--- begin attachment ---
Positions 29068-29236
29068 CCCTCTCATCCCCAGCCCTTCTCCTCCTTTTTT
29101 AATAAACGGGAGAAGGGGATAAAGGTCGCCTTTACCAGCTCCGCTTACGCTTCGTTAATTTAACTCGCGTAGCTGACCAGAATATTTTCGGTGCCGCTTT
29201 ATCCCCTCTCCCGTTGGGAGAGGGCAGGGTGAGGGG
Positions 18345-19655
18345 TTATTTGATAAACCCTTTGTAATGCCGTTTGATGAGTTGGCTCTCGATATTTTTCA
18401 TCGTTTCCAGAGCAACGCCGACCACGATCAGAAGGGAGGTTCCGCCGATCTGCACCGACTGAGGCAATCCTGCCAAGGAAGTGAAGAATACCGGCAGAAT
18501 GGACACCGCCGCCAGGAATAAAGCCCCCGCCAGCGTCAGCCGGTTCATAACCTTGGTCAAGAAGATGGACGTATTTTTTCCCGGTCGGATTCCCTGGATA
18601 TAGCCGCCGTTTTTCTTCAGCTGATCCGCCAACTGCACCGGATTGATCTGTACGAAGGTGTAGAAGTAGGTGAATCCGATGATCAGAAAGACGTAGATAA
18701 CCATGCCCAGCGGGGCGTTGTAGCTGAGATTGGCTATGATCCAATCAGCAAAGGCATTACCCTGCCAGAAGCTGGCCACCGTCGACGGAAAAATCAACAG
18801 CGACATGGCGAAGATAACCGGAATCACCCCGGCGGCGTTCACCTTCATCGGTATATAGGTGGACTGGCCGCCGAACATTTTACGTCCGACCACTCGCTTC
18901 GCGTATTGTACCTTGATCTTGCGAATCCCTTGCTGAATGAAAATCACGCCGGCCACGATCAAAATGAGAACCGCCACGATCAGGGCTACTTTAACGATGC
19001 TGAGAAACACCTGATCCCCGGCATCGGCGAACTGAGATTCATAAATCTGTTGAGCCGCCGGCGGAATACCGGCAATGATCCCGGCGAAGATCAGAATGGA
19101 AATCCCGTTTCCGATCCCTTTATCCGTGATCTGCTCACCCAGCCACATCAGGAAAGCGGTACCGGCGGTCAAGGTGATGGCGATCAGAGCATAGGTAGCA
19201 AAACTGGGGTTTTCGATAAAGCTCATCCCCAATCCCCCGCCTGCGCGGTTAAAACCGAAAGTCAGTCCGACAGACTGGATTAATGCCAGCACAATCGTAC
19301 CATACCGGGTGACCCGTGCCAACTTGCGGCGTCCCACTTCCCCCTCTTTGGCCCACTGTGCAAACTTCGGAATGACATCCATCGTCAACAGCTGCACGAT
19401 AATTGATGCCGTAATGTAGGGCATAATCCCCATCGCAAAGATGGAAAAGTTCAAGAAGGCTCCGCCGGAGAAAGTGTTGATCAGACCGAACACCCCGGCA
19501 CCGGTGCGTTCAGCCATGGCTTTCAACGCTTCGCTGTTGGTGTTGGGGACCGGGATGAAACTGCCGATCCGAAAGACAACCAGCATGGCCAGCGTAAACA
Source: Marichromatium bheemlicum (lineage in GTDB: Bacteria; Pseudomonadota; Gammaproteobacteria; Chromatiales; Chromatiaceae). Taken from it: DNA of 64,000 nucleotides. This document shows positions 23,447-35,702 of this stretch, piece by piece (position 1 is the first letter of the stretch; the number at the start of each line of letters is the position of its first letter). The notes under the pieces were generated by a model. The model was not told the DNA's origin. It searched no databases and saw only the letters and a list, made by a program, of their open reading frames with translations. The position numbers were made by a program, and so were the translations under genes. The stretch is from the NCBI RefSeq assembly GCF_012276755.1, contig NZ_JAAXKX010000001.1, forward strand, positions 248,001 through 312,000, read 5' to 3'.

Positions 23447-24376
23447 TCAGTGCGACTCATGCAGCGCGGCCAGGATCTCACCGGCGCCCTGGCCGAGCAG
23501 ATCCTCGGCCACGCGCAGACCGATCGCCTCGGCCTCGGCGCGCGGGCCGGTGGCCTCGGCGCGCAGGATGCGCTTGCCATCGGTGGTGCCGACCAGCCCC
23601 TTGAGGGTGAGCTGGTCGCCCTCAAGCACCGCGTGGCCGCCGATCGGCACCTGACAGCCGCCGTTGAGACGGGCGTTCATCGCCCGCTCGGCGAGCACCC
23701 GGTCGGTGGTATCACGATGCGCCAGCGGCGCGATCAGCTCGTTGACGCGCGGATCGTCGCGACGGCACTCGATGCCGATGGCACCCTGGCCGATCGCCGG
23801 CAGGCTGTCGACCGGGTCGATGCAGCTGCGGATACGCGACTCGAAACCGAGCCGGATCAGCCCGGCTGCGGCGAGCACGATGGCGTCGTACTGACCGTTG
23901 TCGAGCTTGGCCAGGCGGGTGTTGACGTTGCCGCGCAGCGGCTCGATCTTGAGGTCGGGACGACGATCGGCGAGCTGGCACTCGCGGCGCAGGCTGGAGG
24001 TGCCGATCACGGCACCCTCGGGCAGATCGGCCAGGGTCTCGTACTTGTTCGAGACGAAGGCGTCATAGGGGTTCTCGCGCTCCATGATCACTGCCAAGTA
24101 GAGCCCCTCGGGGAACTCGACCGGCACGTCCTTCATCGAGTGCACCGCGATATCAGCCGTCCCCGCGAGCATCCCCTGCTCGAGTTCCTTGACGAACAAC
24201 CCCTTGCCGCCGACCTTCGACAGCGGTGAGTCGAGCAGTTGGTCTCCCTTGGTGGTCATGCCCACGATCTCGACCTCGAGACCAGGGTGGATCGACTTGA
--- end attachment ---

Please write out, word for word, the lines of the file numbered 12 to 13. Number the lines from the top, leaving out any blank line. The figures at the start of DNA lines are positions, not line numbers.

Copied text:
18901 GCGTATTGTACCTTGATCTTGCGAATCCCTTGCTGAATGAAAATCACGCCGGCCACGATCAAAATGAGAACCGCCACGATCAGGGCTACTTTAACGATGC
19001 TGAGAAACACCTGATCCCCGGCATCGGCGAACTGAGATTCATAAATCTGTTGAGCCGCCGGCGGAATACCGGCAATGATCCCGGCGAAGATCAGAATGGA